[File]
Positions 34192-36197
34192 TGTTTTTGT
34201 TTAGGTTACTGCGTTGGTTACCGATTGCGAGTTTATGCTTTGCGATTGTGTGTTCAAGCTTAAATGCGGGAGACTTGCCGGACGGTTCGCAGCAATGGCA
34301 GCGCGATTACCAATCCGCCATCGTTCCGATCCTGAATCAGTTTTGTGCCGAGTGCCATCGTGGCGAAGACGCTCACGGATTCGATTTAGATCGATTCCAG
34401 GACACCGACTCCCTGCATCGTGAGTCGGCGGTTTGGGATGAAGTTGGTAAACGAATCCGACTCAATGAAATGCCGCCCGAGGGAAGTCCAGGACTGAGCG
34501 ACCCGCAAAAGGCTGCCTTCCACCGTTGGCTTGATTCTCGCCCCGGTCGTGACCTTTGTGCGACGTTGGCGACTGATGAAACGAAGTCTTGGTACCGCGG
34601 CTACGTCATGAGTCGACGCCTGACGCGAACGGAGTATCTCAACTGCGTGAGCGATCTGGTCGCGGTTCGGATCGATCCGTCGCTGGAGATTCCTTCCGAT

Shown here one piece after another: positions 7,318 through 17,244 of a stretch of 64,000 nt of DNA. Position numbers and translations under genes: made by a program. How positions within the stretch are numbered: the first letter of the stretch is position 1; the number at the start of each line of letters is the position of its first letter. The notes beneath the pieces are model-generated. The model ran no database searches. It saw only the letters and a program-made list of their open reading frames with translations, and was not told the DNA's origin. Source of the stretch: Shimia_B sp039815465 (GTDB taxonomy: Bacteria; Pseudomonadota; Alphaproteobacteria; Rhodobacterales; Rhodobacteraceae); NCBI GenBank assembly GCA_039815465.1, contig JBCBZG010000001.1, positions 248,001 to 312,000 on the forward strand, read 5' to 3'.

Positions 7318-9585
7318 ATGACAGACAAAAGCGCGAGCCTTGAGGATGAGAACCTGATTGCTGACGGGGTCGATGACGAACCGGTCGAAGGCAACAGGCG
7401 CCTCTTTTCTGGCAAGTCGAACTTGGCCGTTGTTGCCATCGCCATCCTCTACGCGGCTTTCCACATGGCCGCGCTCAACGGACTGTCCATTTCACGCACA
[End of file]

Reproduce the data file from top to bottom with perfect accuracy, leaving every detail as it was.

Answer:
Positions 34192-36197
34192 TGTTTTTGT
34201 TTAGGTTACTGCGTTGGTTACCGATTGCGAGTTTATGCTTTGCGATTGTGTGTTCAAGCTTAAATGCGGGAGACTTGCCGGACGGTTCGCAGCAATGGCA
34301 GCGCGATTACCAATCCGCCATCGTTCCGATCCTGAATCAGTTTTGTGCCGAGTGCCATCGTGGCGAAGACGCTCACGGATTCGATTTAGATCGATTCCAG
34401 GACACCGACTCCCTGCATCGTGAGTCGGCGGTTTGGGATGAAGTTGGTAAACGAATCCGACTCAATGAAATGCCGCCCGAGGGAAGTCCAGGACTGAGCG
34501 ACCCGCAAAAGGCTGCCTTCCACCGTTGGCTTGATTCTCGCCCCGGTCGTGACCTTTGTGCGACGTTGGCGACTGATGAAACGAAGTCTTGGTACCGCGG
34601 CTACGTCATGAGTCGACGCCTGACGCGAACGGAGTATCTCAACTGCGTGAGCGATCTGGTCGCGGTTCGGATCGATCCGTCGCTGGAGATTCCTTCCGAT

Shown here one piece after another: positions 7,318 through 17,244 of a stretch of 64,000 nt of DNA. Position numbers and translations under genes: made by a program. How positions within the stretch are numbered: the first letter of the stretch is position 1; the number at the start of each line of letters is the position of its first letter. The notes beneath the pieces are model-generated. The model ran no database searches. It saw only the letters and a program-made list of their open reading frames with translations, and was not told the DNA's origin. Source of the stretch: Shimia_B sp039815465 (GTDB taxonomy: Bacteria; Pseudomonadota; Alphaproteobacteria; Rhodobacterales; Rhodobacteraceae); NCBI GenBank assembly GCA_039815465.1, contig JBCBZG010000001.1, positions 248,001 to 312,000 on the forward strand, read 5' to 3'.

Positions 7318-9585
7318 ATGACAGACAAAAGCGCGAGCCTTGAGGATGAGAACCTGATTGCTGACGGGGTCGATGACGAACCGGTCGAAGGCAACAGGCG
7401 CCTCTTTTCTGGCAAGTCGAACTTGGCCGTTGTTGCCATCGCCATCCTCTACGCGGCTTTCCACATGGCCGCGCTCAACGGACTGTCCATTTCACGCACA